Friday, November 30, 2012

How Much Design Is Enough?

Dear John.

As an importer/exporter. How many times have you redesign your products (on average) before selling it successfully?

For instance... How many times did you redesign your glass candles before start importing them successfully to the USA?

a Critical point, this...

Look at the first Apple Computer.  Would you call that ready for the market?

Look at the present one.

What happened?

The strategy is to design your product just well enough, no better, than is required to get enough orders from customers to cover the suppliers minimum production requirement, in a workable amount of time, profitably.

If you design beyond that, you deny yourself an iteration of your item in the market, an exposure that will give you massive amounts of feedback as to what will make the next iteration sell even better.

If you design beyond that, you may be paying for features and benefits to be designed in the product  that the market would tell you are not necessary.

"Enough orders" may be from one customer, or 500 customers, to cover the supplier's minimum requirement.  Getting there is a matter of working on samples until your item is good enough to achieve enough orders from customers to cover the suppliers minimum production requirement, in a workable amount of time, profitably.

Workable amount of time gets to the question of "how much times does it take to gather orders and make the goods, and ship them to customers, in regards to how long customers will wait?"  But keep in mind, people pre-order books not yet released on, and the world is still waiting for a version of Microsoft Windows that is not a net deficit.  You probably underestimate buyers willingness to await new.  In any event, the sourcing and marketing process includes determines timeframes and testing viability thereof with all parties concerned.

Profitably refers to each and every transaction, including the first.  The transaction must be profitable so every subsequent one is profitable.  Now, all of the time, talent and treasure devoted to getting to enough orders from customers to cover the suppliers minimum production requirement, in a workable amount of time, profitably, is sunk cost.  But you are in control of this, it is your education, it is a write-off, and it is what you invest in yourself.  But note, it is not a lot of cost, anymore than that first Apple above represents much in the way of time, talent and treasure.  (The logo was oxy-torched on a piece of metal!)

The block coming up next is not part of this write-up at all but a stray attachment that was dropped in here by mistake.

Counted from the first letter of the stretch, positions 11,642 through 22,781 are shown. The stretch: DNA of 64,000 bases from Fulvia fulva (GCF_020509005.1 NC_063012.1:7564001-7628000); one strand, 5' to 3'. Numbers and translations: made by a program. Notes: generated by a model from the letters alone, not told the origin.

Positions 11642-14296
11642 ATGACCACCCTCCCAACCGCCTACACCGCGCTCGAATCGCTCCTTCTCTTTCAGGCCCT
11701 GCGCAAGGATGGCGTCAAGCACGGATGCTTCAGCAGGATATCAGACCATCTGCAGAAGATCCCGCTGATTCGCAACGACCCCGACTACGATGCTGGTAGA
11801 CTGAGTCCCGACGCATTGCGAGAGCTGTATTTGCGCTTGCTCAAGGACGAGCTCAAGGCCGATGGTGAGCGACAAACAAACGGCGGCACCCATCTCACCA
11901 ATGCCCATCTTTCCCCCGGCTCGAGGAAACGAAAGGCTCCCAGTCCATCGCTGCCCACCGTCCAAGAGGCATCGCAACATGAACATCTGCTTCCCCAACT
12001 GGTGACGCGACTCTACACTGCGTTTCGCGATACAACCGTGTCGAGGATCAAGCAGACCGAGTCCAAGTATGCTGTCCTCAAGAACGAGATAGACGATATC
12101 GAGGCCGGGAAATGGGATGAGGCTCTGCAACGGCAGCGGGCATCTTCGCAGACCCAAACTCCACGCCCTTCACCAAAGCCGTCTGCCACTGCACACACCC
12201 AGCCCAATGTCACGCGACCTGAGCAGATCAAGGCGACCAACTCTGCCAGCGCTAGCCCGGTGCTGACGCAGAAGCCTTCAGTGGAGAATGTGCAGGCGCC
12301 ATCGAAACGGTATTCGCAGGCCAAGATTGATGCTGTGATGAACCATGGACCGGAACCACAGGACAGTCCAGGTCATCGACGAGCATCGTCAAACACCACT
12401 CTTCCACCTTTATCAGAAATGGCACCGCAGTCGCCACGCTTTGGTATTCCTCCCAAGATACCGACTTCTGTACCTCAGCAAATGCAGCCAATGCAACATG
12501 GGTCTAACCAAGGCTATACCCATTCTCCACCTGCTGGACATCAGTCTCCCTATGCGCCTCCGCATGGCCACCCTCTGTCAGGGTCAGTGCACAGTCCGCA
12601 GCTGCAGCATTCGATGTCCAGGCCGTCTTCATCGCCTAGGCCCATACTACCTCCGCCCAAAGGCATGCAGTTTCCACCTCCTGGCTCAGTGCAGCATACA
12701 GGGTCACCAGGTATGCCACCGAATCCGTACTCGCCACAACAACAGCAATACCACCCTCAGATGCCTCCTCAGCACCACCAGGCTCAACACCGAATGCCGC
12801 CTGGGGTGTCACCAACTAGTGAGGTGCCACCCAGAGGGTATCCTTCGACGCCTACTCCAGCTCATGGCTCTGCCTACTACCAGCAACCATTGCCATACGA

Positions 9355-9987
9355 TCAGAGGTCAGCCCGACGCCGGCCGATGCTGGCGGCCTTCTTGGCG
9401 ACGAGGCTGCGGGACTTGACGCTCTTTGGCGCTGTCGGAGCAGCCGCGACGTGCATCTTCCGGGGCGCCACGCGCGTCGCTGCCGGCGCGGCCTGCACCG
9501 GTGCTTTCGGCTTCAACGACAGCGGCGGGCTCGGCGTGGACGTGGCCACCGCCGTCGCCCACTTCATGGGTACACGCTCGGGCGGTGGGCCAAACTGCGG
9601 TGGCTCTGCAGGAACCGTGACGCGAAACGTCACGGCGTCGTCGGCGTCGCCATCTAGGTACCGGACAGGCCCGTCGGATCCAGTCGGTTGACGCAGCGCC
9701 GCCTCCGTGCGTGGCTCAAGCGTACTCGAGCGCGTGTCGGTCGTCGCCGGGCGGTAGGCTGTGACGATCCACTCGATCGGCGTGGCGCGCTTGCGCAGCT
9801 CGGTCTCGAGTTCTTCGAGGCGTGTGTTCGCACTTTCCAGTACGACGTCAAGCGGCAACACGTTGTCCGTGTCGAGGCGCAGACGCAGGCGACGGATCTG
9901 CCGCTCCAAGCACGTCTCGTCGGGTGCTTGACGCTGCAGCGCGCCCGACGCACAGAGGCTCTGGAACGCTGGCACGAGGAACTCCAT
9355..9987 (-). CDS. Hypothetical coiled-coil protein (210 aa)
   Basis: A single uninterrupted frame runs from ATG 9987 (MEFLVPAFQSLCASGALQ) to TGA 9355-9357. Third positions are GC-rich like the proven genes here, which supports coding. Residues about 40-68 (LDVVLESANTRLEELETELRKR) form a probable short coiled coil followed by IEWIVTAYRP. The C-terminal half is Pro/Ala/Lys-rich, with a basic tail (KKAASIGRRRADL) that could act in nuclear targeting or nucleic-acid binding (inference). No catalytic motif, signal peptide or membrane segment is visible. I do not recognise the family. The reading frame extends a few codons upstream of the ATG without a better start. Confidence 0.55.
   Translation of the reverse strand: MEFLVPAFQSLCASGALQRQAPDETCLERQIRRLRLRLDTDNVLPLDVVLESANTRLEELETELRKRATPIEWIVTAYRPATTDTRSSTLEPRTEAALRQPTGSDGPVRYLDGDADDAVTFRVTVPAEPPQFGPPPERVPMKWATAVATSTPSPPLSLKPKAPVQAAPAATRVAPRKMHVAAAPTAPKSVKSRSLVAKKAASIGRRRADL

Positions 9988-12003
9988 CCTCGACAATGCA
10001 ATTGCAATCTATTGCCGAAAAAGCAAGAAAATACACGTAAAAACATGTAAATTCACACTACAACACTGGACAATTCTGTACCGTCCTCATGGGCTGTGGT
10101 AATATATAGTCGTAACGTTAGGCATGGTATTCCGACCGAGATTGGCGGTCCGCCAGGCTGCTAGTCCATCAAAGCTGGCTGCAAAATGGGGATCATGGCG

So you redesign to some extent every shipment.  If not redesigning the actual item, you are coming up with allied products (hats to go with sweaters) or redesigning something in logistics.

And whatever your suppliers minimum is, you never look to economies of scale, you always reorder the minimums.  This may mean at some point you have one shipment in your warehouse, one on a truck heading from the docks, one on the docks, one on an inbound ship, one on the docks overseas, another in the factory ready to ship, one being produced in the factory, and another on order.

But but but, what about volume discounts and the savings?  Great for big business, a disaster a small business.  Email me for a .pdf of a tutorial on that.  In essence, you lose too much in risk-management saving a few bucks on freight.

What you will do, is as you add other items, is also ship those in the same containers, so eventually one container has goods from several suppliers, and you pick up some efficiencies there.

So to answer your question, design is a continuous process.

Feel free to forward this by email to three of your friends.


Anonymous said...

The first Apple computer model sold was not even a complete computer. From Wikipedia:

"The Apples sold as a motherboard (with CPU, RAM, and basic textual-video chips), which is less than what is today considered a complete personal computer."